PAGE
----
A few months ago, former baseball-prospectus statistician and political polling guru Nate Silver attempted to answer that question with regards to the Denver Nugget’s Carmelo Anthony. Using +/- data, Silver concluded that Anthony has “made his teammates much more efficient offensive players” and that “upon a more careful examination, the argument that Anthony is a merely average offensive player turns out to be superficial.”

Anthony has played with his current teammates for over a month now, and I thought I’d check out how this effect has translated to New York. The table below shows seven Knicks, and their stats pre-Melo compared to today.

Player Pre-melo Currently Difference
  pts36 ts% pts36 ts% pts36 ts%
Amar’e Stoudemire 25.6 57.0 25.0 56.5 -0.6 -0.5
Landry Fields 11.1 61.5 11.4 60.9 0.3 -0.6
Toney Douglas 14.6 51.3 15.3 53.4 0.7 2.1
Shawne Williams 13.0 57.6 12.1 56.0 -0.9 -1.6
Ronny Turiaf 9.2 64.6 8.4 63.3 -0.8 -1.3
Bill Walker 13.3 60.1 12.9 58.3 -0.4 -1.8
Roger Mason Jr. 1.8 11.3 8.3 47.8 6.5 36.5

If we discard Mason’s tremendous improvement due to small sample size (he only played 82 minutes prior to the deal), then nearly every Knick has seen a decline in scoring productivity since Carmelo’s arrival. Only Toney Douglas has apparently reaped the rewards of a ‘Melo-centric offense. But like Mason, Douglas’ early season stats seemed to be below his capabilities, some of it due to a shoulder injury. Meanwhile Amar’e Stoudemire, Landry Fields, Shawne Williams, Ronny Turiaf, and Bill Walker have all been less efficient since #7 was inserted into the lineup.

In the case of “high volume scorers make their teammates better” versus “high volume scorers ruin the flow of the offense with their greed”, is this a definitive answer? No. There are a host of reasons to explain these numbers in the context of the former hypothesis. Perhaps a +/- inspection, or waiting to accumulate more data might reveal a positive ‘Melo-effect on the rest of the Knicks. Although the New York offense has gotten better (from 109.8 to 110.4 pts/100 poss) since making the deal, that doesn’t address the specific matter of Carmelo making his teammates better. And from the evidence at hand it appears that the theory of a great scorer opens up opportunities for his teammates is overstated.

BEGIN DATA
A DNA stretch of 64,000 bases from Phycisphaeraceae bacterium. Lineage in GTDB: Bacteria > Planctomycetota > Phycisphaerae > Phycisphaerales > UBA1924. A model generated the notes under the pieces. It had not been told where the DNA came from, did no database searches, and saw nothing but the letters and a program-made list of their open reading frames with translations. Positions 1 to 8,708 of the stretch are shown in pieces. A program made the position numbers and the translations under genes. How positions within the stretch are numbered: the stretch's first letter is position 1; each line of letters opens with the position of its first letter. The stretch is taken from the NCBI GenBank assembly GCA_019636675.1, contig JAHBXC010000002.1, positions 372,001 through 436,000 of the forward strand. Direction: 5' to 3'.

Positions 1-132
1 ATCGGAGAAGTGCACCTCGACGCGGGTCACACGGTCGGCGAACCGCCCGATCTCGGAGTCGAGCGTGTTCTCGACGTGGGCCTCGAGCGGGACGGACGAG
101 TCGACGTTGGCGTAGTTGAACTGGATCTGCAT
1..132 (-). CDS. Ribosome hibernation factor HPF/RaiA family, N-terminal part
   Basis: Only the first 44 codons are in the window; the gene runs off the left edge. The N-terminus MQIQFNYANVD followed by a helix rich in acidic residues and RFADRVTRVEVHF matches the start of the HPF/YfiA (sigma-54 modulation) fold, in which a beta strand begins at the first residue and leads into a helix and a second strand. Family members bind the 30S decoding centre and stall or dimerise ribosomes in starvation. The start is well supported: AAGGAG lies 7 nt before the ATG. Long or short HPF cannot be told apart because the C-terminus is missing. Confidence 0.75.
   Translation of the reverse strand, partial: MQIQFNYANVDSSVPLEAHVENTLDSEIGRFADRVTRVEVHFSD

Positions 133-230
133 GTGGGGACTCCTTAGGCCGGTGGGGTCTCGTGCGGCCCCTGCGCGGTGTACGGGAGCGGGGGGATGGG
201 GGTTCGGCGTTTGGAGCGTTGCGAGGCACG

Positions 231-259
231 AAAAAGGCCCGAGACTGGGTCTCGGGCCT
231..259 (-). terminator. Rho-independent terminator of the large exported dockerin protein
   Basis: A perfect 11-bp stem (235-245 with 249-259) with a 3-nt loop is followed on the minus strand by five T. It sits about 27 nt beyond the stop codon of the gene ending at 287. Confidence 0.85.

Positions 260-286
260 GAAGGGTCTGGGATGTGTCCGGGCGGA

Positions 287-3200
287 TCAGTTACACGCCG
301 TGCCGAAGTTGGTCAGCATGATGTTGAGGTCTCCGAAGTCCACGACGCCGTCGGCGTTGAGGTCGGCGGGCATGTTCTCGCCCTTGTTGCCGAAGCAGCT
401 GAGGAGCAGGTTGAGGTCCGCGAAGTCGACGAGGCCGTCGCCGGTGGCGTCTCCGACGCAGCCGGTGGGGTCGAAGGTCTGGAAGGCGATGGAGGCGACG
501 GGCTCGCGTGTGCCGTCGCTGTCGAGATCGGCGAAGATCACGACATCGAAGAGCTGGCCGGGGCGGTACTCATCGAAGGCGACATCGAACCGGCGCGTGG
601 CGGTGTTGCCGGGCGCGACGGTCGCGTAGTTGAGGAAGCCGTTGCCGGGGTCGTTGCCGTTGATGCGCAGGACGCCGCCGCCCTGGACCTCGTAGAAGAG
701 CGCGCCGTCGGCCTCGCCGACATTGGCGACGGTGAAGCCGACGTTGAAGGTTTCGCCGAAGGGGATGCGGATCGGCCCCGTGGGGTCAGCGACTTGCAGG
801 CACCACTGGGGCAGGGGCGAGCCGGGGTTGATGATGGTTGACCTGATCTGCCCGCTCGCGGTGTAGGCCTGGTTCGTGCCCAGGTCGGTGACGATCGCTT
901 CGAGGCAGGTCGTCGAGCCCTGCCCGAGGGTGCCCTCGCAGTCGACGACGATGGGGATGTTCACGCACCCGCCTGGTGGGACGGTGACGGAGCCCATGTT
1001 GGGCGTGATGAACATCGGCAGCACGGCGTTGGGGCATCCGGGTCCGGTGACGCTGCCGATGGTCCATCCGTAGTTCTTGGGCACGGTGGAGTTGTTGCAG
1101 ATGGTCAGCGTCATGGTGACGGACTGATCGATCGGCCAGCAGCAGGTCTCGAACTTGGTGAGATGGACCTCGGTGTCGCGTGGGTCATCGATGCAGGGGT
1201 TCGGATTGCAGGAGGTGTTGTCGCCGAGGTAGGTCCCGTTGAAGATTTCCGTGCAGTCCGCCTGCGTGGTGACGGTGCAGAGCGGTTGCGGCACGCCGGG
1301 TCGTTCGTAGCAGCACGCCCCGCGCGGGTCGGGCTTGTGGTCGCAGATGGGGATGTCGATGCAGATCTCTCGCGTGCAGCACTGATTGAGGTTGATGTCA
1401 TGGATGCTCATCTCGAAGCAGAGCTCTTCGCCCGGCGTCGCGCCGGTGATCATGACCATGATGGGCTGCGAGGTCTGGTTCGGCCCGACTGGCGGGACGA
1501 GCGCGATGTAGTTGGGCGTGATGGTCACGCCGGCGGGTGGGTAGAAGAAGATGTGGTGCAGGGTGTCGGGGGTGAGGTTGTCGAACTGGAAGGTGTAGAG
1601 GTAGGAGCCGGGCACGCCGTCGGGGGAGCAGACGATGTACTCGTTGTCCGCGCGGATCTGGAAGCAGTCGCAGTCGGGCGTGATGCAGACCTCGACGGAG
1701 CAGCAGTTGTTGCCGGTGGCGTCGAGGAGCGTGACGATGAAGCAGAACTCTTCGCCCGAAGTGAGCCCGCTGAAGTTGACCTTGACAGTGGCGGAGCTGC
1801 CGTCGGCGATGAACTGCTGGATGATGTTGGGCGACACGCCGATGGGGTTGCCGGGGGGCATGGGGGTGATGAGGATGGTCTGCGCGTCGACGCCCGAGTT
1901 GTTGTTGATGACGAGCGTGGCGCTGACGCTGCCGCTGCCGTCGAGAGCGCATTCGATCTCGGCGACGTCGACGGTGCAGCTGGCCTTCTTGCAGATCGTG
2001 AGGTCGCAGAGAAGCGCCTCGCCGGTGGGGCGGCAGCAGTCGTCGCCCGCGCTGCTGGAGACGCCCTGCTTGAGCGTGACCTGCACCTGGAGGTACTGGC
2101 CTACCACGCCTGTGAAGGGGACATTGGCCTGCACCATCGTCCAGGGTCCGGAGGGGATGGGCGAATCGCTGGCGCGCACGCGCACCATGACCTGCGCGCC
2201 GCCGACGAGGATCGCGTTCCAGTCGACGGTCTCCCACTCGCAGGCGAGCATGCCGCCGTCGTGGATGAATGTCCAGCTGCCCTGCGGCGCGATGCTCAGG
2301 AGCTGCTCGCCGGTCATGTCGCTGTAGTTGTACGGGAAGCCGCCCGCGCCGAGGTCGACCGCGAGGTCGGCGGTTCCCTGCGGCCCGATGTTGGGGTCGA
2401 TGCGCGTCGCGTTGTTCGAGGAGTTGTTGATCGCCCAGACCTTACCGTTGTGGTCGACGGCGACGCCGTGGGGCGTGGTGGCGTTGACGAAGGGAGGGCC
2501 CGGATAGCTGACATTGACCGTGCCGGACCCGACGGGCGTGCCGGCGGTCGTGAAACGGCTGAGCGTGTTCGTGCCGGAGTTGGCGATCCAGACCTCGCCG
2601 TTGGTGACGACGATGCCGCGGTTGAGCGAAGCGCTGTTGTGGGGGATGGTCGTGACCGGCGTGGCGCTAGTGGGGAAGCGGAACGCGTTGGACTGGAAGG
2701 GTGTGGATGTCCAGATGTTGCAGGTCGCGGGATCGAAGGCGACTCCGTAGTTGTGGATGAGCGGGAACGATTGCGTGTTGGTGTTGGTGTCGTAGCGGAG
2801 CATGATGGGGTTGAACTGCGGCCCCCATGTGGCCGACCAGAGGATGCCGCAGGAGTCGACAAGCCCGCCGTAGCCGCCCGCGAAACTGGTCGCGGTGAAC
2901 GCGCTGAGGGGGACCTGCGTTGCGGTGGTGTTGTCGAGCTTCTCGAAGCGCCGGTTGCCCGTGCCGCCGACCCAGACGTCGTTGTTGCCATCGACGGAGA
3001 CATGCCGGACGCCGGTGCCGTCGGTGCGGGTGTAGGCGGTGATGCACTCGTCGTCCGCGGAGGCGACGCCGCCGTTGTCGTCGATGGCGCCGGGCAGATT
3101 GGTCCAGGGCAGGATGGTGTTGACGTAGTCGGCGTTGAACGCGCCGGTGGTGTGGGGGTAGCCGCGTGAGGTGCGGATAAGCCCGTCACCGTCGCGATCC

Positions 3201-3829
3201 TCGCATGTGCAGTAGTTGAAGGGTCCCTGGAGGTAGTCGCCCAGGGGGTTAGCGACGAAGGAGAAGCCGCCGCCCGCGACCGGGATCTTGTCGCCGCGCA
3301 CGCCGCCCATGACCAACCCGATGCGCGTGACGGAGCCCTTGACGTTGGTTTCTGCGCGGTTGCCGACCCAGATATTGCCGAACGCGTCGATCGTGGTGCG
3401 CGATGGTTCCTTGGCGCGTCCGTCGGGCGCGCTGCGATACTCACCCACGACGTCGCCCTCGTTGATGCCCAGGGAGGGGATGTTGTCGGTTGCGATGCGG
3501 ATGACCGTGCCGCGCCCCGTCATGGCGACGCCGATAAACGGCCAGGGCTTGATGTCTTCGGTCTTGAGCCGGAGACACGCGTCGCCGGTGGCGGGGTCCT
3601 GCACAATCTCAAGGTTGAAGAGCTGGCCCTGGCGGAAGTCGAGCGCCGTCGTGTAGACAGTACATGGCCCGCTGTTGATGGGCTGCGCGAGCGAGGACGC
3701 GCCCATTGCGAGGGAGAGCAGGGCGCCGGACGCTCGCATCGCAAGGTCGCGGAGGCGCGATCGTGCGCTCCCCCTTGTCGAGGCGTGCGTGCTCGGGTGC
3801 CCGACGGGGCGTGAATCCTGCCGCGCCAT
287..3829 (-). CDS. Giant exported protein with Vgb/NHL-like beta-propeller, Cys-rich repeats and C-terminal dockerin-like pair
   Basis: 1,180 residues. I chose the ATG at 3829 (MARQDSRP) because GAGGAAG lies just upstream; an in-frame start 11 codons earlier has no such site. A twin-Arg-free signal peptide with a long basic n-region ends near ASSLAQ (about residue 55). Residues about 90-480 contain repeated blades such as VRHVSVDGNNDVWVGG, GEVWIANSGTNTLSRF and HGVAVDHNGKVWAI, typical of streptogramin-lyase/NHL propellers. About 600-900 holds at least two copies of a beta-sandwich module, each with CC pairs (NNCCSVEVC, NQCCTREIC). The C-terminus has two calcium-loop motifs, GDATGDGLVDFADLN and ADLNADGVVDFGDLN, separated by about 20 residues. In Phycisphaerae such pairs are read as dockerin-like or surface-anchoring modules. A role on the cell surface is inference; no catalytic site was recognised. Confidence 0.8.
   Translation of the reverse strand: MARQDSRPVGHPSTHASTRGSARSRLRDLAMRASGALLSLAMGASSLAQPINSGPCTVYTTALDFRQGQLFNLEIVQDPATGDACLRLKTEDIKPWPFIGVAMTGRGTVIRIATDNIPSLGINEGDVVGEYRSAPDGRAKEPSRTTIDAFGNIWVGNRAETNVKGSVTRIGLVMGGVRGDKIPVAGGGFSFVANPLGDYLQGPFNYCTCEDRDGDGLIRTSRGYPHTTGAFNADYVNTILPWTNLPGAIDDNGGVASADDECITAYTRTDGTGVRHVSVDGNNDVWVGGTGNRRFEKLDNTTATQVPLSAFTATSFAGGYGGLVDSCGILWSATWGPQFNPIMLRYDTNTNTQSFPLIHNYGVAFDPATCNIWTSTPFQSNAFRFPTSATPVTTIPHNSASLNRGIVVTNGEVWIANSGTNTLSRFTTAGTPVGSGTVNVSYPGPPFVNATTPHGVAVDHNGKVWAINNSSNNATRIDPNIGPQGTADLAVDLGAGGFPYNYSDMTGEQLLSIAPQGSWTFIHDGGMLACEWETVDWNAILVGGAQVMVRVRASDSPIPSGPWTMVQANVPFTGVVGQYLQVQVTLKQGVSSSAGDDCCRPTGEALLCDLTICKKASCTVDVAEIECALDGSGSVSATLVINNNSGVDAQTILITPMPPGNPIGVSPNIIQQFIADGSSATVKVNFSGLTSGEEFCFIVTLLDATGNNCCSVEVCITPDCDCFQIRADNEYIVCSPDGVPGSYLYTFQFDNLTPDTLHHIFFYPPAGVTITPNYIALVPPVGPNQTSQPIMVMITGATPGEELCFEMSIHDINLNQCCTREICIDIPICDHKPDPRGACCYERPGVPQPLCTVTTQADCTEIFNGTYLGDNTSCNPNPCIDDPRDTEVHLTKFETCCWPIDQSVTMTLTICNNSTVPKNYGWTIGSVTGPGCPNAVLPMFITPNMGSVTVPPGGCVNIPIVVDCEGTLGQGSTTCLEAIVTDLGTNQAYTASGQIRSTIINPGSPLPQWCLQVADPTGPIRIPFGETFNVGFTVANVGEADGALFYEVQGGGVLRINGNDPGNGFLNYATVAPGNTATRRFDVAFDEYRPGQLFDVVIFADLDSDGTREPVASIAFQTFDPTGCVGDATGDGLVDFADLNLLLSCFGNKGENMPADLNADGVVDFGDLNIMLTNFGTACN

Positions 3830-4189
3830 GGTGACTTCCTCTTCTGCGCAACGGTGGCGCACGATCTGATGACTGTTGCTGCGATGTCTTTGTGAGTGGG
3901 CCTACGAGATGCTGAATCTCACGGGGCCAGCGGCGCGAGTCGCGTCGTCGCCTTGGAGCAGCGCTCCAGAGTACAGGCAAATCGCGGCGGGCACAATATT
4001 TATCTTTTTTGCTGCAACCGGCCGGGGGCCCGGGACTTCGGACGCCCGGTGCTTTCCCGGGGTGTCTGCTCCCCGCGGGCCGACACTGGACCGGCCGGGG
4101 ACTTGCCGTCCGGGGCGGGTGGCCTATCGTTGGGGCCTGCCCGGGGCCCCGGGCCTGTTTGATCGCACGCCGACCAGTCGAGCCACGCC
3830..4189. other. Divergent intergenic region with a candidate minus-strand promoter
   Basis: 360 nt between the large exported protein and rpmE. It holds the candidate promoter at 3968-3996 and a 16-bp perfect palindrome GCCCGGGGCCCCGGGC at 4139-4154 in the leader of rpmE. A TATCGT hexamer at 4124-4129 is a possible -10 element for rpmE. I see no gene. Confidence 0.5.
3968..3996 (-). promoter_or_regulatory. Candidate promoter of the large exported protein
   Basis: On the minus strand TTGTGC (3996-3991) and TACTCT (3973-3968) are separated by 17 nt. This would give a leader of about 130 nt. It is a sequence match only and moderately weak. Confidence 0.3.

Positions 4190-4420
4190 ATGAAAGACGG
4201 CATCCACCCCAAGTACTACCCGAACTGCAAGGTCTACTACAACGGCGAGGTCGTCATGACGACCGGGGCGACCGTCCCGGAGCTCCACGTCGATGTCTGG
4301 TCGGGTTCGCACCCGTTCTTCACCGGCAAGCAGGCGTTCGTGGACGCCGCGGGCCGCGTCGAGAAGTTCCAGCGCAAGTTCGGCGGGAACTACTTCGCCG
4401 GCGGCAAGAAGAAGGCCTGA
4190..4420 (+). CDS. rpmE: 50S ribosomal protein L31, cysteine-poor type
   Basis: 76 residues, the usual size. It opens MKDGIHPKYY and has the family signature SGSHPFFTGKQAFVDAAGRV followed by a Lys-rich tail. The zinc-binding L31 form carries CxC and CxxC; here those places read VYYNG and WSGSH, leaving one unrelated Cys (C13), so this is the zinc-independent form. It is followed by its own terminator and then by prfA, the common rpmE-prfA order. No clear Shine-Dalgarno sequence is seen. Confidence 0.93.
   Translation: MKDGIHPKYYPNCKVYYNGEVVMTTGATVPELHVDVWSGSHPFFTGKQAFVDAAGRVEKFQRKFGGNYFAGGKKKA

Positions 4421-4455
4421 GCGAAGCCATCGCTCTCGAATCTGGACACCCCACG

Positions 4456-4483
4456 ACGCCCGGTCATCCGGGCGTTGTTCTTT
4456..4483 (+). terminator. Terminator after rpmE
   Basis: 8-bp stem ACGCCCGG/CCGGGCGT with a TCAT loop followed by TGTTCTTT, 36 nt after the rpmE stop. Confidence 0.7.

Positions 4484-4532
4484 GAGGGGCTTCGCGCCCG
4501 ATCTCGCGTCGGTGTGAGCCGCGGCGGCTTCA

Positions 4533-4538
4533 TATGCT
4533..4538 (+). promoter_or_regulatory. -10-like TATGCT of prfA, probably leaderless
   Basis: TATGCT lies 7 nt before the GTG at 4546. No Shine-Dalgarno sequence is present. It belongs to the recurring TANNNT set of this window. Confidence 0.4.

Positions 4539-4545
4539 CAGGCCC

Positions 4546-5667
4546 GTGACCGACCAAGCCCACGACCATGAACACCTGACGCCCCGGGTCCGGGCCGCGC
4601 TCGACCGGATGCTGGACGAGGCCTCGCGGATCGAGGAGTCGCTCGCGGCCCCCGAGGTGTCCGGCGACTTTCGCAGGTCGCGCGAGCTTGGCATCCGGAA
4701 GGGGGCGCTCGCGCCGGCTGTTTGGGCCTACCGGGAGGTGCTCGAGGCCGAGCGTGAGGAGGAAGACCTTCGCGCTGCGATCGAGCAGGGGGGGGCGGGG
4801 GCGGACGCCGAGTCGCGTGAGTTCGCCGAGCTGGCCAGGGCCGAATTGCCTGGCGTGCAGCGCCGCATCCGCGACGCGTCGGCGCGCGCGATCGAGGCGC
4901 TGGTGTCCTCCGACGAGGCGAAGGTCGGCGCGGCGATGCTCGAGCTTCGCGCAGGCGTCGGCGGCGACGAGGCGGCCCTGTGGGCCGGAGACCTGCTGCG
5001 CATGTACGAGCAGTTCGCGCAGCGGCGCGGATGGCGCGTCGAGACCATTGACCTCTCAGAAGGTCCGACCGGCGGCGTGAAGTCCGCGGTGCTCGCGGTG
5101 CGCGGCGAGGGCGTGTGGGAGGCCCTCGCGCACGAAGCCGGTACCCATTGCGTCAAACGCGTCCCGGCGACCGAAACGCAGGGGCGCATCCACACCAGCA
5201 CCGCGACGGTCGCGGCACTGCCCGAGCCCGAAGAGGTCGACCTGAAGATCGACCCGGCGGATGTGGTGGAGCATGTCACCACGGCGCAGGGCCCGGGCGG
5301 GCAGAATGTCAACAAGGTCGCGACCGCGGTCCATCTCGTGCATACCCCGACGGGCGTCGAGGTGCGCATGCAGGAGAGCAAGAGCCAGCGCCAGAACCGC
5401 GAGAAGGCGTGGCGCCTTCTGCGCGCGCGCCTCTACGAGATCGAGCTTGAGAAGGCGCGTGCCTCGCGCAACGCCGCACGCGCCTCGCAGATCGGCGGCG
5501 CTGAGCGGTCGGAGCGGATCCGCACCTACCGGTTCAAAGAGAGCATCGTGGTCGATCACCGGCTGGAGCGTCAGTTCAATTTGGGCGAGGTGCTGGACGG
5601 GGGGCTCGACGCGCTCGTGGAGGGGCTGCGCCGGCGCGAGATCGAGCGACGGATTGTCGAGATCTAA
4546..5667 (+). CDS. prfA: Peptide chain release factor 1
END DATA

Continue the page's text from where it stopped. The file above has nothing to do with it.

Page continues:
A Knick Fan Walks Into a Bar

Tonight I go to my local bar, and see the always jovial Adam. Now Adam is a second generation owner of this establishment. And anyone that’s been behind a bar for that long has heard it all, seen it all, and is never at a loss for a story, anecdote, or other philosophical word to keep their patrons happy.

So, I tell Adam about how I’m just recovering from a bad illness. He said “well then, you’re ready for a drink.” I tell him how I just checked on the weather at where I’m going on vacation, and it says that 3 of the 4 days are going to be thunderstorms. He replies “bah – they can barely predict the next hour, nevertheless the next week. The weather is going to be great!”

So I say, “Adam, you’re so optimistic about everything! Do you follow basketball?” Adam says “yeah, why?” And I ask “So tell me something good about the Knicks?” To that Adam laughs “The Knicks? You want me to say something good about the Knicks? I mean c’mon!”

That’s how bad the situation has gotten in New York, where the Knicks have stumped a man who has been trained since birth to have a positive spin on any topic. And if Adam is stumped, then what the heck do I have to offer?